Is organizational conflict a necessary evil?

By on October 20, 2011

Conflict is a natural consequence of the human beings interaction that begins when more than one social entity (i.e., individual organizations, nations and groups) joins in contact with one another in achieving their objectives. Relationship in such entities may become inconsistent or incompatible when:

  1. More than one of them requires same resource for which there is a shortage of supply.
  2. They have been affected with behavioral preferences regarding their combined action.
  3. They have different values, beliefs, attitudes and skills.

According to French D (1998), conflict is unavoidable among human beings.

Impact of Organizational conflict

Organizational conflict is not a myth but an existing reality that prevails in almost every organization (Schreiber D M, 1997). For example, misunderstanding and lack of communication among team members is the best example for a group conflict.  To define more clearly, one of the famous organizations recruited a new employee to a team that was led by a well-experience team leader. The newbie, who was enthusiastic initially, started showing poor performance an absenteeism in due course of time. The team leader on examining the case understood that the new comer was not entertained to express his ideas in the team and the team members were not cooperative. Had the team leader interacted with the newcomer himself and given an opportunity for other team members to interact with the new member at the initial stage, this would not have happened. A good rapport would have been established between the team mates and everyone, including the newcomer, would have performed well in achieving the organization’s objectives. This case stands as an example in illustrating the role of a leader in preventing conflicts in organization.

Is organizational conflict a necessary evil?

Robbins S P (1978) says that not at all, some people see politics as a necessary burden that someone inevitably has to participate in. However, most managers look for win-win situations. A win-win approach to organizational politics actually provides a source of zest and a positive sense of contribution, not just a necessary evil. Working this way is generally associated with an effective leadership style, especially when working with the variety of stakeholders in any given project.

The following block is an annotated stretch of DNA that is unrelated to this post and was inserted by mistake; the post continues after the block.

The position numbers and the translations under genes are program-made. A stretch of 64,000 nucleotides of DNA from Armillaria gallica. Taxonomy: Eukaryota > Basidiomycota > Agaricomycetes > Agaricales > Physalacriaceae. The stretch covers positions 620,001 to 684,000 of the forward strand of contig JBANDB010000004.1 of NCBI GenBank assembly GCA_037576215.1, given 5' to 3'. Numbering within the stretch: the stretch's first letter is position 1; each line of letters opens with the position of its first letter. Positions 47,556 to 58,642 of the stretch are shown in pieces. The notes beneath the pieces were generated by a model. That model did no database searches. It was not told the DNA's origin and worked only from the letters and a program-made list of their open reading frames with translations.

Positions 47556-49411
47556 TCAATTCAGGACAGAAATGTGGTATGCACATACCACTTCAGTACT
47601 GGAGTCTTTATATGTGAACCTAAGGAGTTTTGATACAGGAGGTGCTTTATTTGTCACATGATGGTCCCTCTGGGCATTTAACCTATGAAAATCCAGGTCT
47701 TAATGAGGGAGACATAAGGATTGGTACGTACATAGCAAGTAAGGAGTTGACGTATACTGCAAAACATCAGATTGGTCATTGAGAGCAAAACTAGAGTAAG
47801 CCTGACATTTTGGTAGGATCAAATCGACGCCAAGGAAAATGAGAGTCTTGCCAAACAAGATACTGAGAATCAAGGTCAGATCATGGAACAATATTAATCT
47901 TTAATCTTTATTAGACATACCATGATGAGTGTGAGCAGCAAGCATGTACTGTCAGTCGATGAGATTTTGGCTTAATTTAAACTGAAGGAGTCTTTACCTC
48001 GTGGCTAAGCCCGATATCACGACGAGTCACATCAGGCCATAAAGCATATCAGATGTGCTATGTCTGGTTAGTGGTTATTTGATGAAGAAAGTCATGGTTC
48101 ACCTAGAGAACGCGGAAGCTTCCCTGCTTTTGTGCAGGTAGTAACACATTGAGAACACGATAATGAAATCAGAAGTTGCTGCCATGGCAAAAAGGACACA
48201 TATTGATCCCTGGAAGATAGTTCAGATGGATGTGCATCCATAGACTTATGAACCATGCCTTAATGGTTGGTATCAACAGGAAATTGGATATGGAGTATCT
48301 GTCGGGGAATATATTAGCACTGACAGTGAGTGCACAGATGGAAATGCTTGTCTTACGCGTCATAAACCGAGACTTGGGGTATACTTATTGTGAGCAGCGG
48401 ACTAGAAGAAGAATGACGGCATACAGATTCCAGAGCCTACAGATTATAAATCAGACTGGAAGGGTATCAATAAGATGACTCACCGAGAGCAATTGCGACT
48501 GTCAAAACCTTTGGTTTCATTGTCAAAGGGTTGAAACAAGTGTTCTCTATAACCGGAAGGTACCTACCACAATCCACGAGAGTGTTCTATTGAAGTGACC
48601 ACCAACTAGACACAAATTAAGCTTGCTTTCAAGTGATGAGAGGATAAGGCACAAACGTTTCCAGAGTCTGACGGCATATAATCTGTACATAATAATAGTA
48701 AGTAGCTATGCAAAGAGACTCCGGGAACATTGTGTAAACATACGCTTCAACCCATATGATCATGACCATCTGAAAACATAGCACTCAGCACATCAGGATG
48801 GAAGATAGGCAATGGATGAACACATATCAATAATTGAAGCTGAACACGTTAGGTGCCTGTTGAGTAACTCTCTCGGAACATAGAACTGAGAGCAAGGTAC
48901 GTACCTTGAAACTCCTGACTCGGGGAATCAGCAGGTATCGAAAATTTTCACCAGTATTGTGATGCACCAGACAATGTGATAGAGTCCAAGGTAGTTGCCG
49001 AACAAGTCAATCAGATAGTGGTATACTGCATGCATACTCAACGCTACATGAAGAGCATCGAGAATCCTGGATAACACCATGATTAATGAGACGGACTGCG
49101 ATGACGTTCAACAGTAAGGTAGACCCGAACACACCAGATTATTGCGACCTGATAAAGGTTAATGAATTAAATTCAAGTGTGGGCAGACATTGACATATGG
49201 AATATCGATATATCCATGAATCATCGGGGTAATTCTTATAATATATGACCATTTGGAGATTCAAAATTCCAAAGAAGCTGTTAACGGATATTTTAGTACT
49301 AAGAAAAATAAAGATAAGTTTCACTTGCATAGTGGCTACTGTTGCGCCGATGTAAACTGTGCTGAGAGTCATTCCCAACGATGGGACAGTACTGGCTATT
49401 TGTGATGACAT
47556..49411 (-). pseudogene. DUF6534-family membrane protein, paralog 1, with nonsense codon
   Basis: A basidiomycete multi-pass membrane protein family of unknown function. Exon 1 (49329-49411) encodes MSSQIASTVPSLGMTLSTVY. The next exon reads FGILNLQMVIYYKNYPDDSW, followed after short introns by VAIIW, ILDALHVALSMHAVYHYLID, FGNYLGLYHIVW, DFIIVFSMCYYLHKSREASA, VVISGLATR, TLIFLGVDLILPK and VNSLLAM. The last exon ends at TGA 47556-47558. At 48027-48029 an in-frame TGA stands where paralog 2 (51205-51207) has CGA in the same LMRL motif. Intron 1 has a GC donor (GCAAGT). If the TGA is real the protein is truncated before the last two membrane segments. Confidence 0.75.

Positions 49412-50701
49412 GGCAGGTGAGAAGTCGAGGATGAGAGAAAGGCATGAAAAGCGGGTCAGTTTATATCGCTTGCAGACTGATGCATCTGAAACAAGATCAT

Organizational conflict may sound evil and had been considered as harmful by researchers for centuries. However, the modern organizations have understood that organizational conflict is unavoidable and have learnt to manage it properly to make the best out of a negative conflict. Today’s organizations act smart towards conflict. The managers and leaders welcome conflict with a positive attitude and tackle it applying their wisdom to convert the conflict, beneficial to the organization.


To conclude, anything in this world has both pros and cons. Organizational conflict is not an exception to it, but with its negative effects slightly greater than that of the positive effects. However, proper diagnosis, training, experience and effective application of management strategies will help organizations drive out the evil impacts of organizational conflict. Organizational conflict will render adverse effects only when left unnoticed. If noticed and managed properly, it can yield several benefits to an organization. With the changing attitudes of people and changing work culture across organizations worldwide, organizational conflict is no more an evil to an organization but a necessity for the development of a healthy environment in an organization.

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  • French D (1998), Resolving a Moral Conflict, Journal of Business Ethics, London.
  • Robbins S. P (1978). Conflict resolution and Conflict management, California Management Review, California.
  • Schreiber D M (1997), Effects of conflict on organizational performance and strategic decision making. London: SAGE.


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